The following table sets forth our selected historical consolidated financial information for the periods and as of the dates indicated. We derived our balance sheet and income statement data for the years ended December 31, 2018, 2017, 2016, 2015 and 2014 from our audited Consolidated Financial Statements. You should read this information together with Management's Discussion and Analysis of Financial Condition and Results of Operations and our audited Consolidated Financial Statements and the related notes thereto, which are included elsewhere in this Annual Report. As noted in the following table, we have included certain non-GAAP financial measures, which should be read in conjunction with the section entitled "Non-GAAP Financial Measures" and the accompanying table entitled "Reconciliation of Non-GAAP Operating Results," for reconciliation of non-GAAP measures to the most directly comparable GAAP financial measure. The financial information includes the impact of our merger with Talmer on August 31, 2016, our acquisitions of Lake Michigan on May 31, 2015, Monarch on April 1, 2015 and Northwestern Bancorp, Inc. ("Northwestern") on October 31, 2014. See Note 2 to our Consolidated Financial Statements in Item 8 and under the subheading "Mergers, Acquisitions and Branch Closings" included in "Management's Discussion and Analysis of Financial Condition and Results of Operations" included in this Annual Report for additional information regarding our acquisitions. Our historical results shown in the following table and elsewhere in this Annual Report are not necessarily indicative of our future performance.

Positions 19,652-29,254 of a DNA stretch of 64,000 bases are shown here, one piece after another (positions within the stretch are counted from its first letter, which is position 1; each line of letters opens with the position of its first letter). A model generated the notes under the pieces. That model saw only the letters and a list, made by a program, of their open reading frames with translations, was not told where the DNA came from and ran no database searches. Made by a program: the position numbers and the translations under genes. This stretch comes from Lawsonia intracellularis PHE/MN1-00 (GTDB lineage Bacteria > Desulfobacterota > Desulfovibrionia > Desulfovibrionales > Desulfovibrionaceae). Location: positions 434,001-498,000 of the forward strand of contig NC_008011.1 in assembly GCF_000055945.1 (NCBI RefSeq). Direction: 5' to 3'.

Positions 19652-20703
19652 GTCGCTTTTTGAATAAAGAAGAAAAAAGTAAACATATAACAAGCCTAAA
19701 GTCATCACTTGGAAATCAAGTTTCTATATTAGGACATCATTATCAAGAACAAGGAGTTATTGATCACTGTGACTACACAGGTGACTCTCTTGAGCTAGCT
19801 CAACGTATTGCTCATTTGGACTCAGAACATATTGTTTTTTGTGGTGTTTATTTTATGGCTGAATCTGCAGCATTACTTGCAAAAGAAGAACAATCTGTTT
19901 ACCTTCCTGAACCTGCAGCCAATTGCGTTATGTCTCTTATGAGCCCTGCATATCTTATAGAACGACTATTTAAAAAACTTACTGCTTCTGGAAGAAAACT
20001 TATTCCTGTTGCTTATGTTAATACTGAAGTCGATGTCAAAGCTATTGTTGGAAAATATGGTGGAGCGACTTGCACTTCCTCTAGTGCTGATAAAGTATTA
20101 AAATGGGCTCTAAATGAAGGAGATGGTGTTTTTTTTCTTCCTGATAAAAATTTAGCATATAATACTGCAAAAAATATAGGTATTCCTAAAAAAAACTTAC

As of and for the years ended December 31,
(Dollars in thousands, except per share data)
2018
 
2017
 
2016
 
2015
 
2014
Summary of Operations
 
 
 
 
 
 
 
 
 
Interest income
$
775,996

 
$
632,135

 
$
410,379